A python challenge. generate a list of emails with duplicates in random places. Then find a way to prune the list, leaving the result in the same order.
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Greg Gauthier 59ecf4cceb
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README.md

email-pruner gmgauthier

An experiment in Python lists.

Requirements

  • Python 3.7+ (needed for the "fprint" statements)
  • Pipenv ~2020.8.13 (for virtualenv dev)
  • Pytest 6+

Setup

  • cd into the root of the project
  • type these commands
$ python3 -m pip install pipenv 
$ pipenv --python 3.7
$ pipenv install
$ pipenv shell

This will drop you into the virtualenv, with the right packages already installed. Next, all you need to do, is run the tests, then run the app, which should look someething like this:

(email-prune) [23:02:47][~/Projects/Coding/Python/email-prune]
gmgauthier@shackleton $ pytest -vv                         
=================== test session starts ==============================================================================
platform darwin -- Python 3.8.6, pytest-6.1.1, py-1.9.0, pluggy-0.13.1 -- /Users/gmgauthier/.local/share/virtualenvs/email-prune-6GbCapbV/bin/python
cachedir: .pytest_cache
rootdir: /Users/gmgauthier/Projects/Coding/Python/email-prune
collected 6 items

test_email_pruner.py::test_email_creation PASSED                                                                 [ 16%]
test_email_pruner.py::test_dup_list_creation PASSED                                                              [ 33%]
test_email_pruner.py::test_compare_dups_and_pruned PASSED                                                        [ 50%]
test_email_pruner.py::test_alternative_pruner PASSED                                                             [ 66%]
test_email_pruner.py::test_random_string_contents PASSED                                                         [ 83%]
test_email_pruner.py::test_random_string_len PASSED                                                              [100%]

============================ 6 passed in 0.03s ========================================================================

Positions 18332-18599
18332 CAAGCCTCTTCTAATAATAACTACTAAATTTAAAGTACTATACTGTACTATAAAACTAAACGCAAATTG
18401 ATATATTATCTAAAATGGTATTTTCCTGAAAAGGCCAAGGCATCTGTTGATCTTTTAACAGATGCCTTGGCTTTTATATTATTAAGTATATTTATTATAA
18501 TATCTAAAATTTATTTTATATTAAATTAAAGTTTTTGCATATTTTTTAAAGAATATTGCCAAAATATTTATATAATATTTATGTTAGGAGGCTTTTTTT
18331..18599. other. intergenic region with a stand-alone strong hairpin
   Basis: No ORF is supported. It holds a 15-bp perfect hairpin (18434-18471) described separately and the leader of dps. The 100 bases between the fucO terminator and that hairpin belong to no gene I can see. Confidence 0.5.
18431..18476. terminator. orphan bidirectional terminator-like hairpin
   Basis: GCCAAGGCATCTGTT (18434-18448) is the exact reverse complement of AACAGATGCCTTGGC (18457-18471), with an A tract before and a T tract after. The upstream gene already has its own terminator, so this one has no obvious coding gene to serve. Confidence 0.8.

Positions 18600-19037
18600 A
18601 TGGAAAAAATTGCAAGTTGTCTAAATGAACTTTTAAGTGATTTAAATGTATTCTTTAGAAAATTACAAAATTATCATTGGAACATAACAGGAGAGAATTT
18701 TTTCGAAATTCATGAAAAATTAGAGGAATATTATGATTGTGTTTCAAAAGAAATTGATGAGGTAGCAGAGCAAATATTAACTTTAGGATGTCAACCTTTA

(email-prune) [23:02:55][~/Projects/Coding/Python/email-prune]
gmgauthier@shackleton $ python ./email_pruner.py -e 750000              
GENERATED COMPLETE LIST WITH DUPLICATES: (count = 1500000)
Elapsed Time:  0:00:57.541989
IDENTIFIED DUPLICATES IN COMPLETE LIST: (count = 750000)
Elapsed time:  0:00:00.545665

TOTAL ELAPSED TIME: 0:00:58.087654

NOTES

I have a lot of comments in the code and on the tests, that explain my reasoning around certain decisions. I'll just explain the console output here.

What you're seeing echoed out to the console is a record of the amount of time it took to execut the two major steps in this code (a) the generation of the emai list (which includes the duplications inserted in random order), and (b) the amount of time it took to execute the identification of those duplications, including bifurcating the list into two separate lists: originals, and duplicates.

As you can see, this particular execution was a sort of simple "load test" on the app. The requirements called for isolating the duplicates in 100,000 emails in less than a second. This code was able to do 1.5 million, in 546 milliseconds. Not bad!

The tests are run with pytest. They are designed to run quickly. I'm only seeding 100 emails. The point is merely to demonstrate the functionality of the methods I wrote, and to showcase the importance of TESTING the application (and to demonstrate that I can reason good assertions from the requirements).

I should mention, I could have wrapped the tests in the Behave DSL, but chose not to for this challenge because the nature of the work being done in this application is at the functional integration level, rather than at the level of user interaction. Gherkin specifications are best used in the context of a behavioral relationship between user and application, rather than as a tool for "englishifying" component level specifications. The "raw" test code is much more instructive, if you know what you're looking for.